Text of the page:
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Writing Commentary As Ritual And As Discovery, James Watts Jan 2017

Writing Commentary As Ritual And As Discovery, James Watts

James Watts

This study combines rhetoric, ritual studies, and comparative scriptures studies to open new avenues for understanding both biblical texts and their cultural history as a scripture. Labelling commentary as ritual, specifically as a ritualized genre of text, leads to the observation that commentary not only contributes to the Bible’s status as a scripture, it depends on that status as well. Ritual theories provide explanations for the dynamic interaction of tradition and innovation in commentary writing. Analysis of commentary writing and reading as a form of ritualizing the semantic dimension of a scripture provides a step forward in understanding how ...


Ancient Iconic Texts And Scholarly Expertise, James Watts May 2015

Ancient Iconic Texts And Scholarly Expertise, James Watts

James Watts

This essay probes the origins of iconic textuality in the ancient Near East, informed by post-colonial perspectives on iconic texts. The surviving art and texts from ancient Egypt and Mesopotamia exhibit at least four forms of iconic textuality: monumental inscriptions, portraits of scribes, displays and manipulations of ritual texts, and beliefs in heavenly texts. The spread of literacy did not displace the social prestige of scribal expertise that was established in antiquity. The every-growing number and complexity of texts accounts for the continuing cultural authority of scholarly expertise. The tension between expert and non-specialist uses of texts, however, explains scholarship ...


From Ark Of The Covenant To Torah Scroll: Ritualizing Israel’S Iconic Texts, James Watts May 2015

From Ark Of The Covenant To Torah Scroll: Ritualizing Israel’S Iconic Texts, James Watts

James Watts

Torah scrolls are the central icon of Jewish worship. Interpreters usually regard such ritual uses of physical Torah scrolls as a consequence of the Pentateuch’s textual authority and canonization. However, the traditions about tablets of commandments carried in a reliquary ark show that ritualization of texts in the iconic dimension began early in Israel’s history. Was the Pentateuch itself developed with such iconic uses in mind? That is, was the Pentateuch shaped to replace the tablets and the ark? Evidence for such shaping appears in ambiguities surrounding Pentateuchal traditions about the tablets and scrolls of the law. These ...


The Historical And Literary Contexts Of The Sin And Guilt Offerings, James Watts May 2015

The Historical And Literary Contexts Of The Sin And Guilt Offerings, James Watts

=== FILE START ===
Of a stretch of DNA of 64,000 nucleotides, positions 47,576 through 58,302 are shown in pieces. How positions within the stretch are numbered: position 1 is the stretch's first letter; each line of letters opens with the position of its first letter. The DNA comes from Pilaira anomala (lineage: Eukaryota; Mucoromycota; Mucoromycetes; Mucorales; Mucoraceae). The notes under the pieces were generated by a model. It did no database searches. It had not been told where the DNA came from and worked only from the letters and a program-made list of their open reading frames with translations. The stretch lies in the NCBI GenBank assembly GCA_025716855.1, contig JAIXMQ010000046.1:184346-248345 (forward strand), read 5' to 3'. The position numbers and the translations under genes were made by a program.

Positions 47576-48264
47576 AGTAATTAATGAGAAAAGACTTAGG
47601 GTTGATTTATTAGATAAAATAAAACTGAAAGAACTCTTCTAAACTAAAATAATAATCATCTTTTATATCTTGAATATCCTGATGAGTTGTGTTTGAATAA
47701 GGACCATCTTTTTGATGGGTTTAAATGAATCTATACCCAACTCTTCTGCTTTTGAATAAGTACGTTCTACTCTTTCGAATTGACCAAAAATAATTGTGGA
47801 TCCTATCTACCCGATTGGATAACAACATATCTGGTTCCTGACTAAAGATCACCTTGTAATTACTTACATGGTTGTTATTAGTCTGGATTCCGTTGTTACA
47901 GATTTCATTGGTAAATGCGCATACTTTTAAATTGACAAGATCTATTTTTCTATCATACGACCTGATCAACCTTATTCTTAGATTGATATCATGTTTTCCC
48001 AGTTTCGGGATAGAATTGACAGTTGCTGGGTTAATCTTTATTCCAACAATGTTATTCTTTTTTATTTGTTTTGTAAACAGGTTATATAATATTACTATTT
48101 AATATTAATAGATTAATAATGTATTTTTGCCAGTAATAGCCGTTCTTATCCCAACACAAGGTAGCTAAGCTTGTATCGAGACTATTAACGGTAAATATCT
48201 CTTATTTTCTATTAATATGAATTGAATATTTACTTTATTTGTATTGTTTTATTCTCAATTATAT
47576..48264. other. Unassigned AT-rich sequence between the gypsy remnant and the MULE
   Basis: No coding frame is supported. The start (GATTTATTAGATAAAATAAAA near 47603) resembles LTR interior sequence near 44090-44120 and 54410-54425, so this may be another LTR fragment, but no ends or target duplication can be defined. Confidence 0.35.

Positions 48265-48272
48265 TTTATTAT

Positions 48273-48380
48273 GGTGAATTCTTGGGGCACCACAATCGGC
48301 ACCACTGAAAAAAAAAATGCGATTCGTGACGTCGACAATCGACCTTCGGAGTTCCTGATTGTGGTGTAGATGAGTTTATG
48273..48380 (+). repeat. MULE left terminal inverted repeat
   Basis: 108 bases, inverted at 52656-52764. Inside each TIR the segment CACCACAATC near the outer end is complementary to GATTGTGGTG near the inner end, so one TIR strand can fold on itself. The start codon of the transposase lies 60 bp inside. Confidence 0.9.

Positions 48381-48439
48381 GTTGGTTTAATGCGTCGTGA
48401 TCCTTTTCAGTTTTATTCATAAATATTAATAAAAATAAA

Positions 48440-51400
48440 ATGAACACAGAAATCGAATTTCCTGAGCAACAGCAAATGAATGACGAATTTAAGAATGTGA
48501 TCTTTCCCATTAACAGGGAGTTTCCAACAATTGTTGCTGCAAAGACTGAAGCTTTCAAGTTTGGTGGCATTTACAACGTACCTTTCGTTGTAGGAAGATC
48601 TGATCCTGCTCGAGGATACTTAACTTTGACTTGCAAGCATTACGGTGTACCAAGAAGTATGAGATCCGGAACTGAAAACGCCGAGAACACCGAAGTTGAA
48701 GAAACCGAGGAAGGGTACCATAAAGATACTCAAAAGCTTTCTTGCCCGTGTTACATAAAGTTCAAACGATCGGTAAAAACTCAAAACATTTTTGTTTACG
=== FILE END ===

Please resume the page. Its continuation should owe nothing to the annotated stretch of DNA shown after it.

James Watts

Many interpreters have noted that the common nouns, hattat and asham, carry legal connotations in Akkadian and non-priestly parts of the Hebrew Bible. In P, they also serve as the names of the “sin” and “guilt” offerings. The fact that the offering names evoke legal documents and treaties suggests that they were introduced because priests were playing a larger role in legal matters, or at least wished to. The demise of the kingdoms of Israel and Judah provide plausible reasons for why the Temple would have been looking for additional sources of revenue in the form of the sin and ...


The Three Dimensions Of Scriptures, James Watts May 2015

The Three Dimensions Of Scriptures, James Watts

James Watts

This article proposes a new model for understanding the ways that scriptures function. Several big media stories of recent years, such as those surrounding controversies over Ten Commandments monuments in U.S. courthouses and Qur’ans desecrated at Guantánomo Bay, involve the iconic function of scriptures. Yet contemporary scholarship on Jewish, Christian or Muslim scriptures is ill-prepared to interpret these events because it has focused almost all its efforts on textual interpretation. Even the increased attention to the performative function of scripture by Wilfred Cantwell Smith and his students does not provide resources for understanding the iconic roles of scriptures ...


Scripturalization And The Aaronide Dynasties, James W. Watts Dec 2012

Scripturalization And The Aaronide Dynasties, James W. Watts

James Watts

Priests claiming descent from Aaron controlled the high priesthood of temples in Jerusalem and on Mount Gerizim in the Second Temple period. These Aaronides were in a position to influence religious developments in this period, especially the scripturalization of the Torah. The priests’ dynastic claims were probably a significant factor in the elevation of the Pentateuch to scriptural status. This claim can be tested by correlating what little we know about the Aaronide dynasties with what little we know about the scripturalization of two different portions of the Hebrew Bible, the Pentateuch and Ezra-Nehemiah.


The Political And Legal Uses Of Scripture, James W. Watts Dec 2012

The Political And Legal Uses Of Scripture, James W. Watts

James Watts

No abstract provided.


Relic Texts, James Watts Jun 2012

Relic Texts, James Watts

James Watts